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L. Zheng, R.E. Anderson, M.–P. Agbaga, E.B. Rucker, III, Y.–Z. Le; Loss of Bcl–XL Causes Increased Rod Photoreceptor Susceptibility to Bright Light Damage . Invest. Ophthalmol. Vis. Sci. 2006;47(13):2044.
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© ARVO (1962-2015); The Authors (2016-present)
During our study of bright light–induced protein expression, BCL–XL, an anti–apoptotic member of BCL–2 family proteins and a cell death/survival checkpoint regulator, was shown to be up–regulated in bright light damaged mouse photoreceptors. To investigate the significance of BCL–XL up–regulation in the bright light damage model, we disrupted Bcl–x gene specifically in mouse rod photoreceptors and characterized the effect on retinal apoptosis, function, and morphology.
Rod–specific Bcl–x knockout mice were generated by mating mouse opsin promoter controlled Cre mice with floxed Bcl–x mice, both of which were on an albino background. Loss of BCL–XL in the retina was confirmed by Western blots and immunohistochemistry. At 6–8 weeks of age, offspring were placed under constant bright light stress. Retinal apoptosis was characterized with TUNEL assay and DNA fragmentation assay. Photoreceptor structural and functional integrity was measured by quantitative morphometry (outer nuclear layer (ONL) thickness) and electroretinography (ERG).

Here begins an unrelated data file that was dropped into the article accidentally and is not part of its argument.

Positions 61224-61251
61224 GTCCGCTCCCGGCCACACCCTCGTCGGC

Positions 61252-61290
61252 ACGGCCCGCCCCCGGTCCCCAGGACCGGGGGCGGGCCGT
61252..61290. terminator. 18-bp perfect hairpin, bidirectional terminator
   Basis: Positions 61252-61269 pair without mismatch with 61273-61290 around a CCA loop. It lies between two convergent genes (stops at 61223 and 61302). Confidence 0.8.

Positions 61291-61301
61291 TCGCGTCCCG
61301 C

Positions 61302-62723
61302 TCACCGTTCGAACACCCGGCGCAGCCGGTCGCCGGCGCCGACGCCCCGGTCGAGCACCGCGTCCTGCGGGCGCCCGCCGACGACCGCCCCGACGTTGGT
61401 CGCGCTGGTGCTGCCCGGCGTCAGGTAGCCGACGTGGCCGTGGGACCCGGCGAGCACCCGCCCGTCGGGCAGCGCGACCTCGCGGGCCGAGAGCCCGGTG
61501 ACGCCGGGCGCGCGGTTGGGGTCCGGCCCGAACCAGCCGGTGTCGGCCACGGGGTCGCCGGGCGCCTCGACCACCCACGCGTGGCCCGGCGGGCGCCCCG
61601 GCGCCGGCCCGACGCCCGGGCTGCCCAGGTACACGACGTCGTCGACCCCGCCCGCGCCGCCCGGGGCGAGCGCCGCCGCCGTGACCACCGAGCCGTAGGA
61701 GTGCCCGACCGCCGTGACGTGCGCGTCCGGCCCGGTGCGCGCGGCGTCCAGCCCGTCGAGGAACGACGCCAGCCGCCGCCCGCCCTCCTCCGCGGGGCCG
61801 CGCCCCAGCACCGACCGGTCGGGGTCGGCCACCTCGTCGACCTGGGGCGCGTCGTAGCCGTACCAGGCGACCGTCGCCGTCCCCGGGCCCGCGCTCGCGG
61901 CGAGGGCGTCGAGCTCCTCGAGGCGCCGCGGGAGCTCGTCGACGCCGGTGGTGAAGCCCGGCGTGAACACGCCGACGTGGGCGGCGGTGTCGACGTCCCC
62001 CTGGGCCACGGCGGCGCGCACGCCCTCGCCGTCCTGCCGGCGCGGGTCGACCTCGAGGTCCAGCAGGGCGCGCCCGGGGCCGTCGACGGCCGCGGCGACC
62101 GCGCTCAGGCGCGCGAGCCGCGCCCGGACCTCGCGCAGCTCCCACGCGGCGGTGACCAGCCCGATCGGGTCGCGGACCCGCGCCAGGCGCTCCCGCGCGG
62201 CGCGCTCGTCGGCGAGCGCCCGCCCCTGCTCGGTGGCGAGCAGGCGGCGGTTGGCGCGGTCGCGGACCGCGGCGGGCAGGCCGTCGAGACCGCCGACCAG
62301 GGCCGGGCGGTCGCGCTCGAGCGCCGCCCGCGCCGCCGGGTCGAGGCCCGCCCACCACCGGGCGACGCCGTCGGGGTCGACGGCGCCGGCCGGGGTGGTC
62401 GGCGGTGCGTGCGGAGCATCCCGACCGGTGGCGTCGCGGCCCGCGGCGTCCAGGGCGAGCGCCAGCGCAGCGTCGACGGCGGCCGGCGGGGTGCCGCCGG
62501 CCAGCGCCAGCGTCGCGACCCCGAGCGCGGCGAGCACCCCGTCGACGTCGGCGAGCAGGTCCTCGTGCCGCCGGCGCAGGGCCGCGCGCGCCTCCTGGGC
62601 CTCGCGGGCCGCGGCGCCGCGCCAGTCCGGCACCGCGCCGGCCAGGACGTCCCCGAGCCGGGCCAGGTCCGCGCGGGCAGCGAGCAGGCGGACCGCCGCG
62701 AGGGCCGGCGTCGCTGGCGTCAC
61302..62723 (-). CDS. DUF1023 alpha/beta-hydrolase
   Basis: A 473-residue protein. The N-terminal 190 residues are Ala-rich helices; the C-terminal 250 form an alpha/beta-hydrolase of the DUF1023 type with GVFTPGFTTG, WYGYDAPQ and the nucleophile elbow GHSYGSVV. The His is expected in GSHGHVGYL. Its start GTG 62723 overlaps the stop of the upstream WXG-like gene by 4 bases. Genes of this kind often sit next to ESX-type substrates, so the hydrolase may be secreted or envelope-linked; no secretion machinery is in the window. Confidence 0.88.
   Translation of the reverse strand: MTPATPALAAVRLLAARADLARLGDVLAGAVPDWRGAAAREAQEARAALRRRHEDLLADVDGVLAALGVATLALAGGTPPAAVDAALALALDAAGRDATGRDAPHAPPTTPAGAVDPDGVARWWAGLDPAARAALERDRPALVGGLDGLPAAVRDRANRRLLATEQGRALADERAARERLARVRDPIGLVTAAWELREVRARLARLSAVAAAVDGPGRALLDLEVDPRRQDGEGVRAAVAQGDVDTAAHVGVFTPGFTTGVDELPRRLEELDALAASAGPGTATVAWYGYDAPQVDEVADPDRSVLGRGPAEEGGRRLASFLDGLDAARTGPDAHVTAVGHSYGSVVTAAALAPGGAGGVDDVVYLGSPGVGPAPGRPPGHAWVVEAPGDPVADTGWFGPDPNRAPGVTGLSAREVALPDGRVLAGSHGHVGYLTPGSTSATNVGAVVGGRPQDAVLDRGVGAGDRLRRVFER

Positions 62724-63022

Disruption of Bcl–x specifically in rods caused decreased BCL–XL expression, increased DNA fragmentation and apoptosis, decreased scotopic ERG amplitudes, and decreased ONL thickness in bright light exposed mice.
Our study demonstrates that loss of BCL–XL increases rod photoreceptor susceptibility to bright light damage. Although the biochemical mechanism(s) of BCL–XL in photoreceptor death/survival is virtually uninvestigated, our results suggest that BCL–XL, a widely regarded upstream regulator of caspase–dependent apoptotic pathways, is involved in photoreceptor survival under light damage conditions.
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